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Ask Dr. Michael Salkin Your Own Question
Dr. Michael Salkin
Dr. Michael Salkin, Veterinarian
Category: Dog Veterinary
Satisfied Customers: 26200
Experience:  University of California at Davis graduate veterinarian with 44 years of experience
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She is a 3 lb Yorkie and has small black bug on her. I took

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She is a 3 lb Yorkie and has small black bug on her. I took her to the vet Friday. He said they were dead but wasn't sure what the were had to look under microscope to tell they had legs. He said not to worry my revaluation was working. Well today there are more and they are alive gave a bath still on her. They don't jump like a flea but they are bothering her
JA: I'm sorry to hear that. Have you looked to see if there is a wound on their foot?
Customer: None that are noticeable
JA: The Veterinarian will ask you more detailed questions to find out what is causing this. Is there anything else important you think the Veterinarian should know about the dog?
Customer: Not that I can think

You're speaking to Dr. Michael Salkin. Welcome to JustAnswer. I'm currently typing up my reply. Please be patient. This may take a few minutes.

Can you clarify what "my revaluation was working" means, please? The Revolution (selamectin) was working? I suspect that you're seeing lice - the only other visible black bug other than fleas on dogs. Here's my synopsis of lice for you:

1. Affected and all in-contact same-species animals should be treated.

2. Matted hairs should be clipped away.

3. Traditional therapy is to topically treat your dog's entire body with over the counter 2% lime sulfur, pyrethroids, carbaryl, or organophosphate shampoo, powder, spray, or dip twice 2 weeks apart. Just about any flea insecticide kills lice.

4. Alternative treatments include the following:

Injectable ivermectin given at 0.2 mg/kg orally or subcutaneously 2 weeks apart. Ivermectin is available over the counter in pet/feed stores. Pleas let me know if you need help figuring the dose for your dog.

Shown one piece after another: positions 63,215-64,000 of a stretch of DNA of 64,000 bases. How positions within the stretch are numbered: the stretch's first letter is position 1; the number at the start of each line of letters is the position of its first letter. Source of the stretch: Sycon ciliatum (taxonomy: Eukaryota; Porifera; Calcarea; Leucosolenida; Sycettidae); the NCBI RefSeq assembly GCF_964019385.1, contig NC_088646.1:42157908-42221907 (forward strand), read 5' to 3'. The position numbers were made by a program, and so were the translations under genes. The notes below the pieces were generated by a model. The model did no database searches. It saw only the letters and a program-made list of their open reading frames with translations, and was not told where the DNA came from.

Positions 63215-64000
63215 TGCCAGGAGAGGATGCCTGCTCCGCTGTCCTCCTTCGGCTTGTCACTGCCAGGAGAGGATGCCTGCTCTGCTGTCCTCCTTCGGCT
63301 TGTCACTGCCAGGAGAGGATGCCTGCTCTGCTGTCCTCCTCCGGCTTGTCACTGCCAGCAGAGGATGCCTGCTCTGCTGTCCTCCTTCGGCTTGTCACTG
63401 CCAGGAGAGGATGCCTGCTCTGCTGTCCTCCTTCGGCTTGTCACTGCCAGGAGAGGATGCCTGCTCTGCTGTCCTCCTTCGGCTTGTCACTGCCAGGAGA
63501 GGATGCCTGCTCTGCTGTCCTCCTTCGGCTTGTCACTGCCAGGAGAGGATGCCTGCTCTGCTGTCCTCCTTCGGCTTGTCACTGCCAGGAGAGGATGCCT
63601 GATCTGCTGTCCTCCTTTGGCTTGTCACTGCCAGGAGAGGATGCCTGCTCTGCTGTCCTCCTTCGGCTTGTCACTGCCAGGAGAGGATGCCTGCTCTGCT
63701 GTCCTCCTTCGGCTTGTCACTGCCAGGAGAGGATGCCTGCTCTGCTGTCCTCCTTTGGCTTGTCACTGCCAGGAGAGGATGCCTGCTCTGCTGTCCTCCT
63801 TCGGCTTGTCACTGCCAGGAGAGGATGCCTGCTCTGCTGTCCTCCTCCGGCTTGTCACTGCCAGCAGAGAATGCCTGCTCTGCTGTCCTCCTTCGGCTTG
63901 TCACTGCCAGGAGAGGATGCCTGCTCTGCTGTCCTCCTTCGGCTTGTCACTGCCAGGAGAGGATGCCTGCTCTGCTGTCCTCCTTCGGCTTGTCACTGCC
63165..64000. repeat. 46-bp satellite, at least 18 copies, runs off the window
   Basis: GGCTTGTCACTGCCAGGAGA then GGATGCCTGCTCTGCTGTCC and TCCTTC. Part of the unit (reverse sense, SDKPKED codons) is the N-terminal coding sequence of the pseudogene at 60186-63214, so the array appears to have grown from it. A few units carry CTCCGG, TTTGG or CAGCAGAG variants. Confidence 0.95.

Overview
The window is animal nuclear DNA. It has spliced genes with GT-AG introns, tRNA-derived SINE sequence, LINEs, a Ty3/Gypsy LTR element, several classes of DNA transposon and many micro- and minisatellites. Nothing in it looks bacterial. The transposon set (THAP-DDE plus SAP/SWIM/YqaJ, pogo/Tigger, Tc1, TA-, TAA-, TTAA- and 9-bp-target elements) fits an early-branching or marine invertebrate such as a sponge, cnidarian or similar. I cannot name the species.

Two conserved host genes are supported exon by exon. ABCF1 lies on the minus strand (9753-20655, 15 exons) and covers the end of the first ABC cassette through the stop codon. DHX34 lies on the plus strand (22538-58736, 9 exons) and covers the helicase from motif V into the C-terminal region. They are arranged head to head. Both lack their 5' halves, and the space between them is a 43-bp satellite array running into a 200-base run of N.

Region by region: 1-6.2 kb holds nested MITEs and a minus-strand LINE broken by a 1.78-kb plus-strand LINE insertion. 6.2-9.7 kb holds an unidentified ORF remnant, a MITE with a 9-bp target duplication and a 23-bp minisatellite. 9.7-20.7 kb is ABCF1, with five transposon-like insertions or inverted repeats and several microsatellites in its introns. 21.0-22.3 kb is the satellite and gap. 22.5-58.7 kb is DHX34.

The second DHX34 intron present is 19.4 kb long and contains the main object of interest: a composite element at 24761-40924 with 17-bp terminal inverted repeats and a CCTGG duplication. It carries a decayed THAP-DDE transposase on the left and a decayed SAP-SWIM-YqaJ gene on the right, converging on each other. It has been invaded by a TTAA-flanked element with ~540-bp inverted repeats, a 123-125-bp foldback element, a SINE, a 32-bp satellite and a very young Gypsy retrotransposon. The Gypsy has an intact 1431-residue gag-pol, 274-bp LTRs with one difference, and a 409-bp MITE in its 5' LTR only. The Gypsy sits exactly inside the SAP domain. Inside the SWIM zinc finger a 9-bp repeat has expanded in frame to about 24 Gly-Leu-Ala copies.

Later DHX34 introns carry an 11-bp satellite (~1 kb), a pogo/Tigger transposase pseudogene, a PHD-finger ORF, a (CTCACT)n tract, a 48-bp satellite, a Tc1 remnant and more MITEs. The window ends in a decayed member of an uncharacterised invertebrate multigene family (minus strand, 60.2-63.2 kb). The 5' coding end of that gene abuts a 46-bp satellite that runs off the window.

Selamectin (Revolution) spot-on (as per label), topically twice 2 weeks apart. Treatment administered every 2 weeks at least four times may be more effective. This is a prescription drug available through your vet.

Injectable doramectin given at 0.2-0.4 mg/kg orally every week for 3-4 weeks. This is a prescription drug available through your vet.

0.25% fipronil pump spray (over the counter Frontline, e.g.) 6ml/kg, topically, twice, 2 weeks apart.

10% fipronil spot-on (over the counter Frontline, PetArmor, Fiproguard, e.g.) topically, twice 2 weeks apart.

5. Bedding, grooming tools, and environment should be cleaned at least once. A professional fumigator is suggested in light of the length of time you've struggled with this problem.

6. Prophylactic use of insecticidal flea collars may protect exposed animals from infestation, but avoidance of infected animals is ideal.

The prognosis is good. Lice are highly contagious from dog to dog and from cat to cat, but they aren't considered contagious from dogs or cats to humans. Please respond with further questions or concerns if you wish.

Customer: replied 2 months ago.
They are very small they do seem to bite her I'm sending a picture which has some hair attached also very had to get off her. If they are biting is my best chance but they are so small I have washed everything. Where would she get lice and why wouldn't a vet be able to identify lice?
Customer: replied 2 months ago.
Sorry is was revolution was said to be working

I can't get a feel for their size in that photo but they could be lice. Please see here: https://www.google.com/search?q=images+of+lice&rlz=1C1CHBF_enUS720US720&tbm=isch&imgil=tkhxsZ7Nge3Z2M%253A%253BD3SNfGX-vx1Z6M%253Bhttp%25253A%25252F%25252Fhalftheclothes.com%25252Ftravel-tips%25252Flice-on-the-road-beating-lice-in-12-easy-steps%25252F&source=iu&pf=m&fir=tkhxsZ7Nge3Z2M%253A%252CD3SNfGX-vx1Z6M%252C_&usg=__axYs4ot2xJlfYYyGrpxMsutSjic%3D&biw=1920&bih=974&ved=0ahUKEwjDhNWm66HRAhVDaxQKHQ6xB7oQyjcINQ&ei=nW1pWIPCEcPWUY7intAL#imgrc=tkhxsZ7Nge3Z2M%3A

The only alternatives are the Cheyletiella mite ("walking dandruff") and biting midges (no-see-ums). Lice are spread from dog to dog or from infected grooming tools or environment.

Please see here a well: https://www.google.com/search?q=dog+lice+image&rlz=1C1CHBF_enUS720US720&tbm=isch&imgil=HO7VojdYZo6ZmM%253A%253BJ5XBdPev_onuxM%253Bhttp%25253A%25252F%25252Fkidspage0.tripod.com%25252Fyour_dogs_health.html&source=iu&pf=m&fir=HO7VojdYZo6ZmM%253A%252CJ5XBdPev_onuxM%252C_&usg=__JZxYFL-UevUOiCWLVLoOHIb47Uo%3D&biw=1920&bih=974&ved=0ahUKEwiPgMmd7KHRAhUEOBQKHVYABt8QyjcINQ&ei=lm5pWI_dJ4TwUNaAmPgN#imgrc=HO7VojdYZo6ZmM%3A

The photo image is most consistent with the dog louse Linognathus setosus.

Dr. Michael Salkin and 2 other Dog Veterinary Specialists are ready to help you

Thank you for your kind accept. I appreciate it. Upon reflection the dog lice Tricodenus canis looks more like the bugs in your photo. I can't set a follow-up in this venue so please return to our conversation - even after rating - with an update at your convenience. You can bookmark this page for ease of return.

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